4–8 May 2016, OTO Project Space
Double bassist Guillaume Viltard presents 6 duets across 5 evenings in the OTO Project Space.
“If acoustic instruments had been invented after the use of electricity and electronics, it would have represented a major advance in the history of music: perfect definition of sound, rich timbres, energy self-sufficiency, recyclable materials, etc.”
An intensely physical double-bassist Viltard was one of OTO’s first associate artists – he has played and performed here with musicians as diverse as Otomo Yoshihide and Kan Mikami, Louis Moholo-Moholo, and Evan Parker. Particularly memorable was a sensational solo set in support of Marc Ribot. Most often his work has been in the ‘classic’ jazz format of saxophone/bass/drums: from trios with the late Tony Marsh and Shabaka Hutchings, to most recently Eddie Prévost and Ken Vandermark.
His uncompromising, physical and rhythmic approach to the double-bass – always acoustic, adamant – connects to jazz learning from sources as diverse as Jean-Jacques Avenel, Barre Phillips, Johnny Mbizo Dyani and Ronnie Boykins.
His close association with OTO endures, and since late summer 2013 he has been part of a group of musicians playing, pushing and learning day and night in the OTO project space. Most often private, groupings around this new energy these groups are increasingly public, for example Steve Noble’s (new) Quartet.
Angharad Davies is a violinist, one at ease in both improvising and composition, with a wide discography as part of varied range of ensembles and groups. She’s a specialist in the art of ‘preparing’ her violin, adding objects or materials to it to extend its sound making properties. Her sensitivity to the sonic possibilities of musical situations and attentiveness to their shape and direction make her one of contemporary music’s most fascinating figures. 2015 has seen her being commissioned for a new work for “ solo violin and 4 bass amps” at the Counterflows Festival, Glasgow which was subsequently performed at the El Nicho Festival, Mexico and Supersonics, Birmingham. She also premiered Eliane Radigue’s new solo for violin, Occam XXII in Mexico.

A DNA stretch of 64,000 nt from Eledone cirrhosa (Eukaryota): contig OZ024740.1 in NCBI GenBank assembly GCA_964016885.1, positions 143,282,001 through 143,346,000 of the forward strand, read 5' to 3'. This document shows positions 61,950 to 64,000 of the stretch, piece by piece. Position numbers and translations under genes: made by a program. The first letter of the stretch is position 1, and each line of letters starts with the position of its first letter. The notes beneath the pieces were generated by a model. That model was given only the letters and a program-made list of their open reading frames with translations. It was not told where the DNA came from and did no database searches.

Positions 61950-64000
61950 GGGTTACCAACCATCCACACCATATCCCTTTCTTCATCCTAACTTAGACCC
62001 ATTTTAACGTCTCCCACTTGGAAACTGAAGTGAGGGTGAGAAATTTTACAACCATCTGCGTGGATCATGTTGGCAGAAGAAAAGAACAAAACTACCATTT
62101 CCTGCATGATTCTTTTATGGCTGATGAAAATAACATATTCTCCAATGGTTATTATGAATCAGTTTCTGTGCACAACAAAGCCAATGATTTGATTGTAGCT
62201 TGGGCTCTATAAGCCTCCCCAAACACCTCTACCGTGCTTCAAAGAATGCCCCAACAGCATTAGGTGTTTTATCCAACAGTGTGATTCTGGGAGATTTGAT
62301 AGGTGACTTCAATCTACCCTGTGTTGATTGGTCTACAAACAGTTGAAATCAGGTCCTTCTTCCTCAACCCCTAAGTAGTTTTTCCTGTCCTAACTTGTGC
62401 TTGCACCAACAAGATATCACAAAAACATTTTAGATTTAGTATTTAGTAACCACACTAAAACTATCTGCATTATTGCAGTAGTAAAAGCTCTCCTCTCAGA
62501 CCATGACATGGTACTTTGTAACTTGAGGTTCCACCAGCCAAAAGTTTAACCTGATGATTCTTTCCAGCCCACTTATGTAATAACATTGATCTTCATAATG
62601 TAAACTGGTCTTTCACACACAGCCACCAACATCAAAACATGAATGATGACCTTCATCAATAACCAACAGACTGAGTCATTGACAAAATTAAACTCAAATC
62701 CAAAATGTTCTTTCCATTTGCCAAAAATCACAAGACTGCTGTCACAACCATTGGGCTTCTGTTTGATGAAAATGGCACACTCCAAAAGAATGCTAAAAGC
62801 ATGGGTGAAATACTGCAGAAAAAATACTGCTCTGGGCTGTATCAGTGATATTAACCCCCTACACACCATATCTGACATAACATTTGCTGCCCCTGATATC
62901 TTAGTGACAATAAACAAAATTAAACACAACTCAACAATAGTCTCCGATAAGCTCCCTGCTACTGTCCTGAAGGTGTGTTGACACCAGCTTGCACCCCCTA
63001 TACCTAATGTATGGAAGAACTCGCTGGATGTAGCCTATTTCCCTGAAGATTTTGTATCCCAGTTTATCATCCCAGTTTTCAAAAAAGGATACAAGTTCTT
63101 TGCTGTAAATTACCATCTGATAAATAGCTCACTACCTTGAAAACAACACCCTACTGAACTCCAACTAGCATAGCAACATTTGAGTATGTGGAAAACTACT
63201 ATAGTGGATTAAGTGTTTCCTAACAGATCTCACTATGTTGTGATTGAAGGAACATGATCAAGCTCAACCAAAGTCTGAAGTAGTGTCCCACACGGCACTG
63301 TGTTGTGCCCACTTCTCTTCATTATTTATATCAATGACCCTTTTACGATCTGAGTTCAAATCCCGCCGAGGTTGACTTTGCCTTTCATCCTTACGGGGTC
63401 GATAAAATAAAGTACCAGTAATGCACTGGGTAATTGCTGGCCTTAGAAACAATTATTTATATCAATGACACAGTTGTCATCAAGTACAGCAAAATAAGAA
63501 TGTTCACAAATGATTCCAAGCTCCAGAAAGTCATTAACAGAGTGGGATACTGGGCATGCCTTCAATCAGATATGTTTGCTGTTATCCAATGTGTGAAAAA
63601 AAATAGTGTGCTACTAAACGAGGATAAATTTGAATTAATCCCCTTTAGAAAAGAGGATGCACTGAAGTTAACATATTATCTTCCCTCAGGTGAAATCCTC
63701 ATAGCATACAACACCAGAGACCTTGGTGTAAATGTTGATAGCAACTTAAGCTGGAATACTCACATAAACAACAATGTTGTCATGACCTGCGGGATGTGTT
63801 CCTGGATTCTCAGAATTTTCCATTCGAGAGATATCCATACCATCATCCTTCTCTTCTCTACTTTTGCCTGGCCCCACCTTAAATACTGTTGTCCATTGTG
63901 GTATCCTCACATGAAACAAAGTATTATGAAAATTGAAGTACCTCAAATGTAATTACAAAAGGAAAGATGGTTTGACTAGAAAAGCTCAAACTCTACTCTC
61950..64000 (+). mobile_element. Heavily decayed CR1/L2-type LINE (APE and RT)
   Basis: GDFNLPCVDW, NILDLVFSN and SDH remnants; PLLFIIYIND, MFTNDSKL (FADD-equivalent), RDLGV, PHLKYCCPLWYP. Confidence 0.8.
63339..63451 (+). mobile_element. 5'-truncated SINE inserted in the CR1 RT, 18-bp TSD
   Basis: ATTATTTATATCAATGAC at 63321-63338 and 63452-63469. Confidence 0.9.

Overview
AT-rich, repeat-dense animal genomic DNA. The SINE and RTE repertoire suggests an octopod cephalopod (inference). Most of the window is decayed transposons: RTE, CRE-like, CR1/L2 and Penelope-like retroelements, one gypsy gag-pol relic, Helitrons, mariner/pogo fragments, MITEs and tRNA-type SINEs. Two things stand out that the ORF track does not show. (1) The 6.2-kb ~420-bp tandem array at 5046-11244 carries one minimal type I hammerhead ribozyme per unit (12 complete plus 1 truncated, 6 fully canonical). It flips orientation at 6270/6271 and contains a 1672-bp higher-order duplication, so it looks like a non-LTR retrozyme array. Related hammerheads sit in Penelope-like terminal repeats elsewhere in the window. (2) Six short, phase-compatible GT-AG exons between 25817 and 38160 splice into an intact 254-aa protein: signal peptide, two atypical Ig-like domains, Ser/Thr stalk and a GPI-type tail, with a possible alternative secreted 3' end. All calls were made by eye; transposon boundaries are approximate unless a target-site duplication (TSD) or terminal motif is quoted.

Daniel is a part of the fertile London improvising music scene and has played at many venues across the UK and Europe. As well as being a musician Daniel has been organising concerts since 2007 and organised the monthly 'Foley Street Improvised Music Concert Series' in London between 2013 and 2016.
Hannah Marshall is a cellist who is continuing to extract, invent, and exorcize as many sounds and emotional qualities from her instrument as she can. She has been a regular member of Alexander Hawkins’ Ensembles and has toured in Europe and South America with Luc Ex and Veryan Weston’s ensembles – SOL 6 & 12. She plays with ‘String Terrorists’ - Barrel (a trio with Violinist Alison Blunt & Violist/poet Ivor kallin). And has been invited by Fred Frith and Suichi Chino in their residencies at café Oto. She also plays with Terry Day, Tim Hodgkinson, Roger Turner, Paul May, Kay Grant, and the London Improvisers Orchestra.